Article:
A Neurofeedback Service Delivery Model

by Siegfried Othmer | October 5th, 2005

Last week the discussion was about a service delivery model of neurofeedback that allows access by those who most need it, namely the poor. Most neurofeedback clinicians probably have no contact with the poor at all, so that message may not resonate, least of all as a way to sustain a practice. But the model also applies more generally, in a manner that hopefully touches us all.

We increasingly see “self-regulation practice” as becoming a life-long preoccupation, even for those who consider themselves quite functional. If neurofeedback is to be a part of that, then it cannot be on the standard fee-for-service basis. In that regard, our own situation was rather unusual. We originally paid something like $15,000 in 1985 dollars for neurofeedback services for our son Brian, but the need there was obvious, as was the substantial benefit derived. There was no option but to proceed. Sue and I have each done many neurofeedback sessions over the years since, and that would never have occurred if we had had to pay for every session. In our larger family, there is also the example of Sue’s father, who did neurofeedback daily for a number of years prior to his death in the early nineties due to progressive supranuclear palsy. And currently Sue’s mother is doing daily neurofeedback in her own home at the age of 94, taking a NeuroCybernetics system through its paces largely by memory. For most people, this could not happen if services were charged on a retail basis.

Increasingly in our clinical work we are dealing with conditions for which there is no twenty-session or forty-session answer. Here too we must arrange for the longer-term continuation of the work on a more affordable basis. Whatever techniques we employ, the work of training tends to acquire some routine, and the necessity of having a clinician standing by at any moment diminishes over time. That needs to be reflected realistically in the services offered and in the pricing.

Increasingly also, our work involves families whose lives wrap around a variety of therapies for their impaired child. Much of the burden of execution of these therapies falls to the families themselves. Neurofeedback then becomes just one more thing for the parents to fold into the child’s schedule and to supervise. Only the occasional re-connect with the clinician is necessary to maintain progress.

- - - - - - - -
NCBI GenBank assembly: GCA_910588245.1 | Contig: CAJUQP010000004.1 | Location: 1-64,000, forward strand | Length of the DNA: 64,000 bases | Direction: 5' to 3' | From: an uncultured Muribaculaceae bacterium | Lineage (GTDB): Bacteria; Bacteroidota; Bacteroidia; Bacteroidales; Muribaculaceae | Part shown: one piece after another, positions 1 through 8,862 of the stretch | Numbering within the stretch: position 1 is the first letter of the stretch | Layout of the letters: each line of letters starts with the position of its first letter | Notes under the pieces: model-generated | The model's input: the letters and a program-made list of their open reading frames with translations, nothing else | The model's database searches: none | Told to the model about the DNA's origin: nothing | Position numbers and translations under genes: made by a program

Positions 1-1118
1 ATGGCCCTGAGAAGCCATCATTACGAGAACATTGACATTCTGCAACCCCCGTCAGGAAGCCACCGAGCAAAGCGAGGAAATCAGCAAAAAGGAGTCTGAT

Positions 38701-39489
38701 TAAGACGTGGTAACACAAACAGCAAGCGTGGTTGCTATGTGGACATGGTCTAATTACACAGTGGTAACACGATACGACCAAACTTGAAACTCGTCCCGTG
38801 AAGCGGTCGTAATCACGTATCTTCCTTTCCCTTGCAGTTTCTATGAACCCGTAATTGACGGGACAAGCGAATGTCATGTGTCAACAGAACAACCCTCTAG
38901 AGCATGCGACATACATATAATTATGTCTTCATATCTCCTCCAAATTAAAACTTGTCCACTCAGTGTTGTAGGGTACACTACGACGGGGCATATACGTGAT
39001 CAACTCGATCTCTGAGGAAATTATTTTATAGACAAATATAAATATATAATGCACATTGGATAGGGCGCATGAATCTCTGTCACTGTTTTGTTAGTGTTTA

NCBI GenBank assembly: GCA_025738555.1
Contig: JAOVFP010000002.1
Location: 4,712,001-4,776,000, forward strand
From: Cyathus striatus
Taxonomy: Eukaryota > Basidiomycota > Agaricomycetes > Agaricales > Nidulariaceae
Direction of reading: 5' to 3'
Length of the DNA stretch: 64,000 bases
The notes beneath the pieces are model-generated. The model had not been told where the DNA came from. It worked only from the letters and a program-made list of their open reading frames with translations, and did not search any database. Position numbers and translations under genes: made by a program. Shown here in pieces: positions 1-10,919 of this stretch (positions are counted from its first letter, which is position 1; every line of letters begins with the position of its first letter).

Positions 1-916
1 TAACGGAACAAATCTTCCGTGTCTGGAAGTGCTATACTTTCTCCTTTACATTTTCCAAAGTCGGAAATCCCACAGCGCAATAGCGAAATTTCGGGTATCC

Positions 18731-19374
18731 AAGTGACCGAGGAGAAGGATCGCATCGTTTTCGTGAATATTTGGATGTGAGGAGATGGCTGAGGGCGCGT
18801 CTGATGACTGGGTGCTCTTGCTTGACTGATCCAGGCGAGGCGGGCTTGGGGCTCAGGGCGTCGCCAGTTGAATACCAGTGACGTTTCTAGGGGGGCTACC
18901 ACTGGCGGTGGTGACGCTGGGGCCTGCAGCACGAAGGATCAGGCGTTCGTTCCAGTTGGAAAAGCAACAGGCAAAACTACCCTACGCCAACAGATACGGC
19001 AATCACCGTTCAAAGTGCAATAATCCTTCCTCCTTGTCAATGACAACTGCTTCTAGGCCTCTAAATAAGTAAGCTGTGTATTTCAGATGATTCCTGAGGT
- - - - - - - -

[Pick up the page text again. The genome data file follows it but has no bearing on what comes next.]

The objective in psychotherapy is to allow the client to acquire competences and insights that permit graduation out of therapy. By the same objective, in neurofeedback we should confer self-regulation awareness and self-regulation skills on the client to the largest degree possible, and insert ourselves into the situation only to the degree that is necessary. This has been the tradition in peripheral biofeedback all along. Recruiting the individual into the enterprise of self-regulation was actually the heart of what was done for anxiety disorders and other conditions. Heart Rate Variability training can be accomplished by focusing on the data or equivalently by focusing on one’s emotional state. A big part of traditional biofeedback is simply enhancing awareness on the part of the client.

The whole biofeedback field has reflected these two perspectives throughout its development: being data-driven on the one hand and mediated by awareness on the other. In neurofeedback we have tended to be more data-driven, but the vast majority of conditions encountered by mental health professionals can be managed through “awareness-guided” neurofeedback. This allows the client to assume an increasing level of responsibility for his own work. As for the data-driven part, the availability of fat pipes into the home remove any barrier to remote data acquisition. The experience of Telemedx over the years in remote analysis of clinical EEGs has shown that this is quite possible even over the modest bandwidth of standard telephone lines. We face no such barrier any more, and our data transmission burden is also not much greater.

An Economic Model

We have previously identified two major thrusts in our economic life that are relevant here. The first is the increasing power of the consumer, and the second is the trend by the economic elites toward making nearly every aspect of our lives a paid-for experience. We have seen the power of the consumer particularly in three domains: telephony, air travel, and alternative medicine. Some 64M subscribers to Skype, a Voice-over-Internet-Protocol telephone service, were sufficient to break the back of telephone industry monopoly pricing, even though the industry has just put in place some $100B in infrastructure. The airlines seem to be always $5-10 per ticket short of making money. Why is that problem not easily solvable in such a highly concentrated industry? It is because pricing is actually being controlled by the smaller, more marginal players. The more than $40B annually poured into alternative health care on a self-pay basis is largely consumer-driven. More mail was received in Congress on the food supplement bill than on any other issue, including the entire Viet Nam War. The aggregate sum actually doesn’t amount to very much. We spend more on lawn care in this country, and we spend more than that on our exercise gyms. But it will soon be enough to break the pricing models of the medical monopolists.